Nevertheless, service children reportedly become more robust, confident, and independent compared to their peers, overcoming the obstacles of this more mobile lifestyle. Groups within the community, such as the Scouts, are key to making these children feel more a part of their communities by providing additional sources of support and helping to develop these life skills.
The report suggests a series of practical solutions to support military families:
1. Recognising the power of families: Proper recognition of the role families play in supporting serving personnel. The Ministry of Defence should set the tone by ending the practice of referring to military families as ‘dependents’ which doesn’t recognise that often non-military partners are earning themselves or the enormous strength that serving personnel draw from their family support network.
2. Upholding the Armed Forces Covenant across all public services: Public and voluntary services need to change their mindset from supporting military families on bases, to supporting them in the community. All public services, even if they do not think they have a service population, should be clearly advertising the Armed Forces Covenant provisions available.
3. Identification of and communication to families: The Armed Forces should do more to communicate directly with military partners, spouses, and children. This is particularly important to maintain a sense of community when the serving personnel is on deployment.
4. Better understanding of service children in education: The Children’s Commissioner would like to see greater focus on ensuring children in receipt of the service pupil premium benefit from the National Tutoring Programme, new research to understand the most effective ways to support children in military families who are disadvantaged as a result of multiple school moves, and for the reforms in the SEND Green Paper to ensure that Education Health and Care Plans (EHCPs) move with a service child.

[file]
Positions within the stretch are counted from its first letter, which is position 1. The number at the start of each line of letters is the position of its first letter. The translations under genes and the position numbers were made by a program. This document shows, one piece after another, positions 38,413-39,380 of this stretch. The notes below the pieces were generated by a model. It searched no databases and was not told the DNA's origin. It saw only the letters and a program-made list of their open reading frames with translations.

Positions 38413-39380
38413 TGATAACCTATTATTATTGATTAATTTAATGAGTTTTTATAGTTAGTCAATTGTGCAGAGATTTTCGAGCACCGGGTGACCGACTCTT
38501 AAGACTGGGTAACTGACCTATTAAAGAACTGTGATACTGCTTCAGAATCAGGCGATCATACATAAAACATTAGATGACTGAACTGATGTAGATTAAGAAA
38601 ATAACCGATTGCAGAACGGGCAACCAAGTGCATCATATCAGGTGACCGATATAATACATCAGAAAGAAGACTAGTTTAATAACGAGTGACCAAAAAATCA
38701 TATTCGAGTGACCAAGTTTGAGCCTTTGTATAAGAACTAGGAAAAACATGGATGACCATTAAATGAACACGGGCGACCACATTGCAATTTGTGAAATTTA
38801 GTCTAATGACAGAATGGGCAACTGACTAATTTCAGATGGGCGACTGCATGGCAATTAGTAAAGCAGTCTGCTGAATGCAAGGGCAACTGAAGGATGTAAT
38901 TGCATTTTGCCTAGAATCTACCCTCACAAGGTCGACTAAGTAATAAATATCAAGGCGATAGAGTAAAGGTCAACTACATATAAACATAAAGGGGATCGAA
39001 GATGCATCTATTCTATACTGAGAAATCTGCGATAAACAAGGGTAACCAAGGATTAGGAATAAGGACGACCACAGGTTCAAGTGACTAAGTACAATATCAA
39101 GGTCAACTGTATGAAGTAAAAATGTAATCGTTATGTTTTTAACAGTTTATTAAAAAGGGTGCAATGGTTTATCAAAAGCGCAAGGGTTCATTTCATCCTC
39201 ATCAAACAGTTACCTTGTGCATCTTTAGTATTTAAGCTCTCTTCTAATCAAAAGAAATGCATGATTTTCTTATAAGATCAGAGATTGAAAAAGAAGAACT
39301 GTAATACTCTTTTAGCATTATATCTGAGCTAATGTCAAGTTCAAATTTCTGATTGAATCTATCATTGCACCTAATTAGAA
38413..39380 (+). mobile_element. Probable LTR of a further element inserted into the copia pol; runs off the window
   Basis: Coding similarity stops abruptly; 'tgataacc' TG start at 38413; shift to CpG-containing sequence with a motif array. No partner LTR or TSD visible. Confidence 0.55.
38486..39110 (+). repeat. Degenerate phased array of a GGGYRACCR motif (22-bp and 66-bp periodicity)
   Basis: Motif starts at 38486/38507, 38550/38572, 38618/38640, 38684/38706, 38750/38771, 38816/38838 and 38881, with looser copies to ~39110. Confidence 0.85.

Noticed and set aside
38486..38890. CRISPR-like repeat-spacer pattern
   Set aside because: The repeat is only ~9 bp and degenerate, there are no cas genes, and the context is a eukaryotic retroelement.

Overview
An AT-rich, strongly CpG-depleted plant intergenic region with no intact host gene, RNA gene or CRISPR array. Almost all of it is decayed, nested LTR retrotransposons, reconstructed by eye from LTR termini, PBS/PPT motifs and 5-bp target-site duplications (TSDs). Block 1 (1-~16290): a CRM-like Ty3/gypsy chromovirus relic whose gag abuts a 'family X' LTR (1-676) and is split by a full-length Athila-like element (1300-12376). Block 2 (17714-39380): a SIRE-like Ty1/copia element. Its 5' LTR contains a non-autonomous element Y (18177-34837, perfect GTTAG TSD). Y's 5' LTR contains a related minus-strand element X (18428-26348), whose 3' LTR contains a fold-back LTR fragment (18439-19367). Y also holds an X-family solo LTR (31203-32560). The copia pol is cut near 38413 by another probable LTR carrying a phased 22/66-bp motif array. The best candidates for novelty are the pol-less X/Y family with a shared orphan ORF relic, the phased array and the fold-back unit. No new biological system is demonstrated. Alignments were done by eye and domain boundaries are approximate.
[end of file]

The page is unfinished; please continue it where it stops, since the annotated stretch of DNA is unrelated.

5. Consistency in the health service: There needs to be clearly defined principles of what serving families should expect, such as not going to the back of CAMHS waiting lists. To support this, more could be done to raise awareness both with serving families and NHS staff.
Children’s Commissioner for England, Dame Rachel de Souza, said: “Military families are incredibly resilient and deserve our enormous gratitude for the sacrifices they make to serve their country. As we face a difficult winter, with many armed forces personnel called on to support our public services, their dedication is never more appreciated.
“In both parts of my Family Review I’ve been struck by the powerful role parents play in their children’s lives and how much children want to spend time together as a family. It is no different for military families, who rely on each other and the support of their communities to overcome the unique challenges they face.
“No serving family should have to beg for the support they are entitled to through the Armed Forces Covenant, and I hope this can be implemented more effectively across all public and voluntary services to meet their needs.”